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The Strangest Aviation Safety Report We've Ever Seen

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Just when you think you've seen it all, you come across this.

We spend quite a bit of time going through accident and safety reports, finding areas where pilots make mistakes, so we can all learn from them (and hopefully not make them ourselves).

This week we came across a pretty wild one from Torrance, CA.

First off, here's the NASA Safety Report, written by the Air Traffic Controller:

The Report From ATC

I was working the Controller in Charge (CIC) position because the supervisor was doing a skill check for a trainee on the local control position. Aircraft X called Ground Control (GC) for taxi and the pilot requested to takeoff on taxiway Charlie. GC informed the pilot that was not allowed at TOA and the pilot then requested to takeoff Runway 11R even though the wind was favoring Runway 29L/R and Runway 29L/R was in use at the time. Due to the low volume of traffic GC approved the request and taxied the aircraft to runway 11R for departure.

Aircraft X was cleared for takeoff and once airborne wanted to land Runway 29L. The local controller cleared the pilot to land on Runway 29L. The pilot read it back correctly and then we observed the pilot land in the grass just north of the runway. He came to a complete stop and then a transmission was blocked and the pilot took off in the grass without any communication from Local Control (LC). At this point LC issued the aircraft left traffic for Runway 29L and cleared the pilot to land again on Runway 29L. As the CIC, I instructed my supervisor and trainee on LC to emphasize Runway 29L pavement but nothing further was said.

The aircraft landed in the grass again and at that point the supervisor told the aircraft that he needed to exit the runway to the left and call the tower. The pilot just said OK and followed instructions. Aircraft X called GC and GC issued the pilot instructions to taxi back to parking and asked him if he was ready to copy the phone number for the tower. The pilot said he was too busy taxiing and that he would find the number himself. The supervisor told the ground controller not to issue the brasher. At that point I had another controller get the supervisor and trainee off position so the supervisor could relieve me because I was at 2 hours on position. The pilot called and spoke with the supervisor and was very rude and told the supervisor that he could land wherever he wanted and that we were the only airport that would not allow him to land in the grass. The pilot said that in the past the tower had made a big deal of him doing this so that is why he just did it without asking.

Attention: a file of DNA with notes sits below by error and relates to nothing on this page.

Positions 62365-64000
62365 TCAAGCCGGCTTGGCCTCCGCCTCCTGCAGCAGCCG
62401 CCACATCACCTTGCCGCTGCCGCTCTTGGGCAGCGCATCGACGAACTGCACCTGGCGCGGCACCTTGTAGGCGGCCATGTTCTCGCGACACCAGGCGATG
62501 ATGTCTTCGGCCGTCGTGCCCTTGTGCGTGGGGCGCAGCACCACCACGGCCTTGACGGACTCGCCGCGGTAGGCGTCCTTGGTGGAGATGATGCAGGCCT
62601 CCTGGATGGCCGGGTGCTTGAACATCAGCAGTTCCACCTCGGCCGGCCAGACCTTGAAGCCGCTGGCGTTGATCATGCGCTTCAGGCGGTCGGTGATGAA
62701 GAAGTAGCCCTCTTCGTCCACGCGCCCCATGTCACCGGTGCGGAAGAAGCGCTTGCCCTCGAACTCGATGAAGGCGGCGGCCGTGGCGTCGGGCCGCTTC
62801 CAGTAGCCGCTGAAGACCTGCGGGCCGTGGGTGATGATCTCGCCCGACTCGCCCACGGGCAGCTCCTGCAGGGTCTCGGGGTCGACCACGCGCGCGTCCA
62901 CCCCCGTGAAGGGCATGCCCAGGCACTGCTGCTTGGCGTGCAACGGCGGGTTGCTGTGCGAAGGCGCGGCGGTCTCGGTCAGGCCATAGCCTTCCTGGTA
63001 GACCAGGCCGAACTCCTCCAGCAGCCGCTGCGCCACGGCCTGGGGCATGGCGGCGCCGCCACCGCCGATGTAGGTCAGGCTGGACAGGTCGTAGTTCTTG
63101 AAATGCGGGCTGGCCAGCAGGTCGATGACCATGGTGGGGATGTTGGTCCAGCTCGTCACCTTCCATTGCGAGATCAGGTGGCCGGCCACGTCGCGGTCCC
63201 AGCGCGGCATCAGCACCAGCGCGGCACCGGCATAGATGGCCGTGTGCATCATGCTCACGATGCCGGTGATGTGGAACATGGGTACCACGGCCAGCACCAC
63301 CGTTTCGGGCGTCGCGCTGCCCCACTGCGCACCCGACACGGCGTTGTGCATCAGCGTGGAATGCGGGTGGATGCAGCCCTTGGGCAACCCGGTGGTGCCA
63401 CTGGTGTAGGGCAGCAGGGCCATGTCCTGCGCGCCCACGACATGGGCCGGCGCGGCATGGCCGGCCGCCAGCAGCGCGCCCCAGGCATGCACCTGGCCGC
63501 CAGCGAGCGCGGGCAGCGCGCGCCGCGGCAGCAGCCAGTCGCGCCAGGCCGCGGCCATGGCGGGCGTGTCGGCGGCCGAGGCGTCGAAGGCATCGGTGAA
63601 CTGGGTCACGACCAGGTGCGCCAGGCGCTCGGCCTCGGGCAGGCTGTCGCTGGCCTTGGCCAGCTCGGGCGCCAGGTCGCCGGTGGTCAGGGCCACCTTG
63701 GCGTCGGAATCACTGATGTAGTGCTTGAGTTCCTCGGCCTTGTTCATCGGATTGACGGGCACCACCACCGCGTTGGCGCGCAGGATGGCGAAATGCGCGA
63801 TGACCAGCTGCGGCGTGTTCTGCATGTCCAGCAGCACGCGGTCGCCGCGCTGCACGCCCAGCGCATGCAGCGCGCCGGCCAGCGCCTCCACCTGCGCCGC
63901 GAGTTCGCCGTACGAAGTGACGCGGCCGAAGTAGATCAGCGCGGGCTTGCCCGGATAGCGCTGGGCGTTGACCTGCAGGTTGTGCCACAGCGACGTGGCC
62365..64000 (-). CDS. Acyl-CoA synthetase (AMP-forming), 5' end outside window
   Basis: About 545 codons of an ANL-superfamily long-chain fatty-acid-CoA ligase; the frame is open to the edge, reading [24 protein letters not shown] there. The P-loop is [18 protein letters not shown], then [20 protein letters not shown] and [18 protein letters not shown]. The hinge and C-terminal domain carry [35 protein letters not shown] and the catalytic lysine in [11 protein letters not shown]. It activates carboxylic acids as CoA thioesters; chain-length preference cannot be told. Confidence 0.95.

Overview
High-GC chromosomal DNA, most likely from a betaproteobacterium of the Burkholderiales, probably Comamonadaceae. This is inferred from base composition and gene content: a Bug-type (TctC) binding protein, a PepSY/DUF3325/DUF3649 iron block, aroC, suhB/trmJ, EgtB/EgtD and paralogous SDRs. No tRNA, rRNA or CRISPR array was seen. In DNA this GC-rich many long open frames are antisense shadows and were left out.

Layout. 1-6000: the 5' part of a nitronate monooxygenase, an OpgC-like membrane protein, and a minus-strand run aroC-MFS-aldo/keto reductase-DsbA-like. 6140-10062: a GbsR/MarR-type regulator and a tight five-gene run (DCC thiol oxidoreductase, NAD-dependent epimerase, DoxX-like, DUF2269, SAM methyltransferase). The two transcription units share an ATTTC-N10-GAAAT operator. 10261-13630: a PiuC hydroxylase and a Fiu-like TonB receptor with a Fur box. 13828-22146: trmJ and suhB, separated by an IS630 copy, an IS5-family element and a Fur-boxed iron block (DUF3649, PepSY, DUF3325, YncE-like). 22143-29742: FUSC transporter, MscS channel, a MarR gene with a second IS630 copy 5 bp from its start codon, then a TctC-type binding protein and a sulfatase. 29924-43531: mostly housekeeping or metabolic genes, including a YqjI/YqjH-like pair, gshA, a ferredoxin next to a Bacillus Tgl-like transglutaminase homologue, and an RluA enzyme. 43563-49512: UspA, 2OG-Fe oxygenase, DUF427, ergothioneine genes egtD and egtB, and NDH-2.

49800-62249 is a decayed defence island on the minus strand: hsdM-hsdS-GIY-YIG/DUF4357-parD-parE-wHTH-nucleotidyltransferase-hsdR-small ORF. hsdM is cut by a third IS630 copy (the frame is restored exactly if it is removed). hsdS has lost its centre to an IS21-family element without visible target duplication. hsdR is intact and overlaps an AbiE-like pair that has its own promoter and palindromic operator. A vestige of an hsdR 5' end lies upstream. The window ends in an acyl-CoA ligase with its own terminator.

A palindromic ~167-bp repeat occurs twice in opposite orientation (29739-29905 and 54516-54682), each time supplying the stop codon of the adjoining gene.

Synopsis: The Tower Controller observed an aircraft intentionally land on the grass field next to the assigned runway twice.

Not Your Average Flight

There aren't too many pilots that would ever dream of making a flight like this.

So what can you learn from it?

First, there's nothing illegal about landing in the grass, or even a taxiway for that matter, as long as you're not violating FAR 91.13. But you do need a clearance from tower to do so, and this pilot clearly didn't have it.

Second, if you're too afraid to ask, you probably shouldn't be doing it.

And third, if you really want to land off-pavement, the United States has over 8,000 grass and unpaved strips to choose from. Fly to one of them, have fun, and let the tower controllers clear aircraft to land on the runways.

Colin Cutler

Colin is a Boldmethod co-founder, pilot and graphic artist. He's been a flight instructor at the University of North Dakota, an airline pilot on the CRJ-200, and has directed development of numerous commercial and military training systems. You can reach him at colin@boldmethod.com.

Images Courtesy:

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